By early August, both Mason and Ragland were in Little Rock, hoping to settle the matter. Nothing had been decided, but speculation was rife that Ragland would withdraw and allow Hadley to make the decision about Mason. This apparently happened, as Mason ultimately became the county judge.

Arkansas History & Culture Provides the Following Account that Led to Chicot County Massacre in Lake Village After James Mason Became Judge:


The rift between whites and blacks worsened when white men murdered black lawyer Wathal G. Wynn at a store in Lake Village owned by John W. Sanders.

During a public meeting at Sanders store in December 1871 where other citizens congregated to discuss whether to spend additional money for two separate railroads under construction the majority were split over the incurring expenses when heated words exchanged between Wynn, the black lawyer, store owner John Sanders, including two other white men identified as Jasper Dugan and Curtis Garrett.

According to historical news accounts, when Wynn called Sanders a liar, Sanders drew a long barreled pistol and fired a bullet into Wynn’s body, killing him on the spot.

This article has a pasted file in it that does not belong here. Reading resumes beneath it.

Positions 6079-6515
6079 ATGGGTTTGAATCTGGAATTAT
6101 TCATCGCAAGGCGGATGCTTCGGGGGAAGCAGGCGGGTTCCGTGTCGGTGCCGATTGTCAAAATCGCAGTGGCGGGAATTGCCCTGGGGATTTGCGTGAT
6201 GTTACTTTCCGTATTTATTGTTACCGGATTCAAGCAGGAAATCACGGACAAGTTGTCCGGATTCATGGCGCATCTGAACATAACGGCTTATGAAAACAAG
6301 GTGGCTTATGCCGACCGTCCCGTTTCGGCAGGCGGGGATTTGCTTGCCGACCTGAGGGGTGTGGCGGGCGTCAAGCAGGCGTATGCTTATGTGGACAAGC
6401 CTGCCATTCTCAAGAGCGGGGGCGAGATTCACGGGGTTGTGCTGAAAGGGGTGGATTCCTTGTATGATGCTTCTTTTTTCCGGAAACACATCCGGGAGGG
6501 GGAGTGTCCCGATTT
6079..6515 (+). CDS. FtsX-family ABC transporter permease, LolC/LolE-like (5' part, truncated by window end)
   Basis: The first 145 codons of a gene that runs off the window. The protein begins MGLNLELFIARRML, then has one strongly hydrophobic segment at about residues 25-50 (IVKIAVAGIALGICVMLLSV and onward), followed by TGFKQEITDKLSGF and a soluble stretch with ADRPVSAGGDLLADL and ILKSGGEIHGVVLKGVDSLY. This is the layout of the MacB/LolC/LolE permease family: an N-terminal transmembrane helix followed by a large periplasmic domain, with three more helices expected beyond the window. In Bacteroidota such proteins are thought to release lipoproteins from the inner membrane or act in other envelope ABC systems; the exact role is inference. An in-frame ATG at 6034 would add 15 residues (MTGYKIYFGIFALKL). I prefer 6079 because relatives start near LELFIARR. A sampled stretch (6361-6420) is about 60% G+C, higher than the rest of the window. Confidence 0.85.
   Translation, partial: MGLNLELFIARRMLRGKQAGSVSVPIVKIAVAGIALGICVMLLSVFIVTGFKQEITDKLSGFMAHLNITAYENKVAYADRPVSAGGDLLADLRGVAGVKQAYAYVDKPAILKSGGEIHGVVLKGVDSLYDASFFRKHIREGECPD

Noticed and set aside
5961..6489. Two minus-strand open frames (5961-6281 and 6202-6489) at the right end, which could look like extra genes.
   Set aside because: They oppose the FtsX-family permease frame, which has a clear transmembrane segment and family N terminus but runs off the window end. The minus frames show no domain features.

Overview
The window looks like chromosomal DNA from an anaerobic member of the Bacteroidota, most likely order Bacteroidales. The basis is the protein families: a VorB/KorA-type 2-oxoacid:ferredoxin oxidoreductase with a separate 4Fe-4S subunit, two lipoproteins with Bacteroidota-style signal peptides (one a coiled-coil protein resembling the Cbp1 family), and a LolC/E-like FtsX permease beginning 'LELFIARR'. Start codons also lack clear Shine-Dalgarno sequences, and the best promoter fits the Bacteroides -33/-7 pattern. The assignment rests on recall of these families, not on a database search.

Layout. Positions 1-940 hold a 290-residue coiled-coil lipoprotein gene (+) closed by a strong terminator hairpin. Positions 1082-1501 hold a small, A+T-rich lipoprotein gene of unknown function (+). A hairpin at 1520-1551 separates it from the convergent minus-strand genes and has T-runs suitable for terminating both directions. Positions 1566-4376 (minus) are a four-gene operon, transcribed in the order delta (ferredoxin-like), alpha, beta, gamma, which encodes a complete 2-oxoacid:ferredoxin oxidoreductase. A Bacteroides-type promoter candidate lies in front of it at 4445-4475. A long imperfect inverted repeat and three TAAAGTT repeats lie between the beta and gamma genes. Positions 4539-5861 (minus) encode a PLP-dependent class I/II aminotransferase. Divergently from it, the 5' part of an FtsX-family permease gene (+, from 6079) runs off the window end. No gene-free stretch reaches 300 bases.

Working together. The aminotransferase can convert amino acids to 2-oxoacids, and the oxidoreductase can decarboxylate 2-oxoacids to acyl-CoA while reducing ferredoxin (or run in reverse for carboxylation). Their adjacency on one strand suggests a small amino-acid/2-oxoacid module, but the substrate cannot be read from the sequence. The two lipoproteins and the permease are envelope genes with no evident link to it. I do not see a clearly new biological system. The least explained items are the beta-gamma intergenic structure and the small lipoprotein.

Surprisingly, all three white men were charged and put in Lake Village county jail for Wynn’s murder.

Enraged over Wynn’s death, politically savvy freed slave and county judge James W. Mason sent a letter to Ohio congressman A.G. Riddle, a letter which first appeared in the Washington Chronicle and reprinted in the New York Times.

Mason’s letter insisted Wynn was killed by KKK because of Wynn’s allegiance to the Republican party and moreover because of Wynn’s efforts to “uphold the right and speak in behalf of the weak and needy.”

Mason also inferred in the letter that,

“Rebellion were at a fever pitch and that martial law ought to be declared.”

Newspapers nationwide reported various stories about the aftermath of the white men’s arrest for killing the negro lawyer.

“300 or so negroes rode into town, yelling loudly, in a fearful manner; driving men, women and children before them.”

Newspaper accounts sensationalized the violent events, describing how the armed negroes hurried to the county jail and forcibly removed the three accused white men from their cell, then took the prisoners into the woods and shot them to death.